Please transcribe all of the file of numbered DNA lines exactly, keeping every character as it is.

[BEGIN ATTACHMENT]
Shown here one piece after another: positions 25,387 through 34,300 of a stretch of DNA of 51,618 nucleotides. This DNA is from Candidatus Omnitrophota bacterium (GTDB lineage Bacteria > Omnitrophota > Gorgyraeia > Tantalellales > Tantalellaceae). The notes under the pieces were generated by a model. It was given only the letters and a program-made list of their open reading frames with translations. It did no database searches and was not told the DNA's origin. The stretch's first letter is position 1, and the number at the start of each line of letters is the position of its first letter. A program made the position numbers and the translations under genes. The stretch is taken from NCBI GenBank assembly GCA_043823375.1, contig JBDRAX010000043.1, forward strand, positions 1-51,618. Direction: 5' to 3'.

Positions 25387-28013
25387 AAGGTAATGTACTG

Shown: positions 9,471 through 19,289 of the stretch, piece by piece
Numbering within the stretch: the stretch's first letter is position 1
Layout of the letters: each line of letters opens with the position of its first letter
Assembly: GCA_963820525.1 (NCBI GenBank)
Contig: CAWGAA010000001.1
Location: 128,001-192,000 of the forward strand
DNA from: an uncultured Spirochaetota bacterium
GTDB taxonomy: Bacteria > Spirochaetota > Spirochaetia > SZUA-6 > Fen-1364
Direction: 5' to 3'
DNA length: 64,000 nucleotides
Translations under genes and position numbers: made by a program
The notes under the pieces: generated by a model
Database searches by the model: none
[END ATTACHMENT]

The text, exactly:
Shown here one piece after another: positions 25,387 through 34,300 of a stretch of DNA of 51,618 nucleotides. This DNA is from Candidatus Omnitrophota bacterium (GTDB lineage Bacteria > Omnitrophota > Gorgyraeia > Tantalellales > Tantalellaceae). The notes under the pieces were generated by a model. It was given only the letters and a program-made list of their open reading frames with translations. It did no database searches and was not told the DNA's origin. The stretch's first letter is position 1, and the number at the start of each line of letters is the position of its first letter. A program made the position numbers and the translations under genes. The stretch is taken from NCBI GenBank assembly GCA_043823375.1, contig JBDRAX010000043.1, forward strand, positions 1-51,618. Direction: 5' to 3'.

Positions 25387-28013
25387 AAGGTAATGTACTG

Shown: positions 9,471 through 19,289 of the stretch, piece by piece
Numbering within the stretch: the stretch's first letter is position 1
Layout of the letters: each line of letters opens with the position of its first letter
Assembly: GCA_963820525.1 (NCBI GenBank)
Contig: CAWGAA010000001.1
Location: 128,001-192,000 of the forward strand
DNA from: an uncultured Spirochaetota bacterium
GTDB taxonomy: Bacteria > Spirochaetota > Spirochaetia > SZUA-6 > Fen-1364
Direction: 5' to 3'
DNA length: 64,000 nucleotides
Translations under genes and position numbers: made by a program
The notes under the pieces: generated by a model
Database searches by the model: none